Facts About Heroin Withdrawal
Heroin addiction is undoubtedly one of the hardest narcotics to kick, primarily because of the physical heroin withdrawal symptoms. It is commonly stated among heroin addicts that, while they no longer want to be on heroin, nor do they get any positive effects, they are unwilling to stop using because of an intense fear of withdrawal. Once an individual is “strung out”, or physically addicted to heroin, they begin to experience intense physical pain within as short as 4 hours without using the substance. Because heroin is such a powerful pain killer, these pains are greatly intensified in the mind of the addict.
Common Symptoms of Heroin Withdrawal
- Intense stomach cramps and aches
- Intense muscle cramps
- Aching bones and tendons
- Restlessness and total inability to sleep
- Extreme anxiety
- Thoughts of suicide
- Inability to eat
- Runny nose
- Constant tearing of the eyes
- Priapism (extreme pain in genitals due to constant excessive blood flow, which can result in bruising)
- Restless legs
- Feeling of extreme heaviness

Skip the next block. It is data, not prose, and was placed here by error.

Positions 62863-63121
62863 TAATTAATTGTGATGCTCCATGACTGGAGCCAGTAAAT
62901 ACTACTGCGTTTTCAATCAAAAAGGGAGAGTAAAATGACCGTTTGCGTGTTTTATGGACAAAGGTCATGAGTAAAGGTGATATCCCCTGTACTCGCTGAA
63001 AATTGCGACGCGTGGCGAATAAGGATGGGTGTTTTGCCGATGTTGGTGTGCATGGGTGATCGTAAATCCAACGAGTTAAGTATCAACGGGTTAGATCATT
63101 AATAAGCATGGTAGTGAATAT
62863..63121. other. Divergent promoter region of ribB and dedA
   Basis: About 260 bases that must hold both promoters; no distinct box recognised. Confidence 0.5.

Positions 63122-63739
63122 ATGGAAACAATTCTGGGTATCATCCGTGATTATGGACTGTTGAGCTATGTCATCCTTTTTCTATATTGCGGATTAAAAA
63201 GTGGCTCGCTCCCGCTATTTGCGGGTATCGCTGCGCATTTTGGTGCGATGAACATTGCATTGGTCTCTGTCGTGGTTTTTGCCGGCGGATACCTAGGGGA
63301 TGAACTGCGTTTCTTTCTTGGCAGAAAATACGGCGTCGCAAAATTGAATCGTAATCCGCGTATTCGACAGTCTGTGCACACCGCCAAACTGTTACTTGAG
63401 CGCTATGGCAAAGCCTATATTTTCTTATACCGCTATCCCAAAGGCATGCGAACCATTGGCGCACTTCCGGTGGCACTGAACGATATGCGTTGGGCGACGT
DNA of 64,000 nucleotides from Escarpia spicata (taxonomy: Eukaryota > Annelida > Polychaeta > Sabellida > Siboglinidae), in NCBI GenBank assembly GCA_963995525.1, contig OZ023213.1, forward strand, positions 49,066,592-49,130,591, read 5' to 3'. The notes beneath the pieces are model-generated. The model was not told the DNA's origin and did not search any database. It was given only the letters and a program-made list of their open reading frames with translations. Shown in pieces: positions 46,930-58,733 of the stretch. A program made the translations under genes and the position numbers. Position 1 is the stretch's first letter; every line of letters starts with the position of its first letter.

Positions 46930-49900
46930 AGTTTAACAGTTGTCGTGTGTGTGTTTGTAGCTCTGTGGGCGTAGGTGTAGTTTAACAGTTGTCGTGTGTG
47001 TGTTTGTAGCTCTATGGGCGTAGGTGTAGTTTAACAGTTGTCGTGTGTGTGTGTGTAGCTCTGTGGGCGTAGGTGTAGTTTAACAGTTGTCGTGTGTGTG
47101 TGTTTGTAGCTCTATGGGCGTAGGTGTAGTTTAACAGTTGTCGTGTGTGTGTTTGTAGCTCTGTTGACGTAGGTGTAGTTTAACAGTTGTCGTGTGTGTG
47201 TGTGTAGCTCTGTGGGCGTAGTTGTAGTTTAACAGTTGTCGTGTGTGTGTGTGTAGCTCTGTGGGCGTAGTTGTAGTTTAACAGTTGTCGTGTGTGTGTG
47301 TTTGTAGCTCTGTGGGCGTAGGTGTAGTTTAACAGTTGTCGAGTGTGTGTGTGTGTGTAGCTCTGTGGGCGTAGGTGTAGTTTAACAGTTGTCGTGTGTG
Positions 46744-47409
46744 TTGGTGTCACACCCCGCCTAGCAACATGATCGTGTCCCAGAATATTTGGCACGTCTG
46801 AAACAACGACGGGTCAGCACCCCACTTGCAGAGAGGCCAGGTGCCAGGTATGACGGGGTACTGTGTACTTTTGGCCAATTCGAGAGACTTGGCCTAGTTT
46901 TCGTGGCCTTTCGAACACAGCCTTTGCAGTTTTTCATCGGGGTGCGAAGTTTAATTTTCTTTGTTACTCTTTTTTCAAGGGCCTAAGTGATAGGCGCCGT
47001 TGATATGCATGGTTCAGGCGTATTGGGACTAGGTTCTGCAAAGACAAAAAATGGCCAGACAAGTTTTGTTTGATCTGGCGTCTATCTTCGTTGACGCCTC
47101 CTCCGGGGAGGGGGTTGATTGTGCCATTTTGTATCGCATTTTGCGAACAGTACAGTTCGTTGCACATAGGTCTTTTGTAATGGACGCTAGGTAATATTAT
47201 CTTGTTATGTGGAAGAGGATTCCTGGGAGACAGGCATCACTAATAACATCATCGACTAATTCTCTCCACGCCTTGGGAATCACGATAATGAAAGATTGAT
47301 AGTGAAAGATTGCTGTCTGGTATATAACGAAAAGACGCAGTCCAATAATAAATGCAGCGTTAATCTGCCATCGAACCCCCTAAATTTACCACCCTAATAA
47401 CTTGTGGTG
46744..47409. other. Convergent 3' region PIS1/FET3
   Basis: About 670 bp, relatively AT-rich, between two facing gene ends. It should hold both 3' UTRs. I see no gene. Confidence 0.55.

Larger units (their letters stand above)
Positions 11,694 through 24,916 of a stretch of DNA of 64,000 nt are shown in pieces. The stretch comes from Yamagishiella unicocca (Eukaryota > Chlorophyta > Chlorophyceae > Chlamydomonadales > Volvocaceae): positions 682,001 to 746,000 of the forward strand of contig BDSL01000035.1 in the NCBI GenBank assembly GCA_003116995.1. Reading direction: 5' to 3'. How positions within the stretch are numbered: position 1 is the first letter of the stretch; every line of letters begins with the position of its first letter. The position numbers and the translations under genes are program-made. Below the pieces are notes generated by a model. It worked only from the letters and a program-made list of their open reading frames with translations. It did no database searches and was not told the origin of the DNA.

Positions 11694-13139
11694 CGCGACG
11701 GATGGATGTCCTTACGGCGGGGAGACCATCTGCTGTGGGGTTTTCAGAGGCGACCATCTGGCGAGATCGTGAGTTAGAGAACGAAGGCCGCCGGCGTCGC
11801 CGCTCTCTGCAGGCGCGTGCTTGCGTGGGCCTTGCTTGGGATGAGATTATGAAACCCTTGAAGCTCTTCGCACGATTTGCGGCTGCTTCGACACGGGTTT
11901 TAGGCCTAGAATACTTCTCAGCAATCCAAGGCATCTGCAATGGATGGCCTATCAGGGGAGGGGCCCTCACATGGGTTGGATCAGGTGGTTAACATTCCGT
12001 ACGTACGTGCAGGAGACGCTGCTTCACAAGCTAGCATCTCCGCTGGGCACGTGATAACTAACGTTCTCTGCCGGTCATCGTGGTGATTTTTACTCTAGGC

- A general feeling that something is very wrong
And if that is not enough, these symptoms generally last for about ten days, sometimes even up to three weeks in some cases. Because of the extreme discomfort and pain experienced during opiate withdrawal, medical detoxification is generally required to successfully get someone off heroin. It is commonplace for individuals undergoing the detox process decided to give up half way through and seek out the one thing they know will make them totally well, heroin.
There are many methods of going through detox from heroin, but the common problem among all of them, is that if the medications are not managed properly, they hold a great risk for addiction and dependence themselves. Combinations of medication may be used as well to help reduce the symptoms of withdrawal. Contact The Hills Treatment Center today to learn more about our heroin addiction rehab program and begin your path to recovery.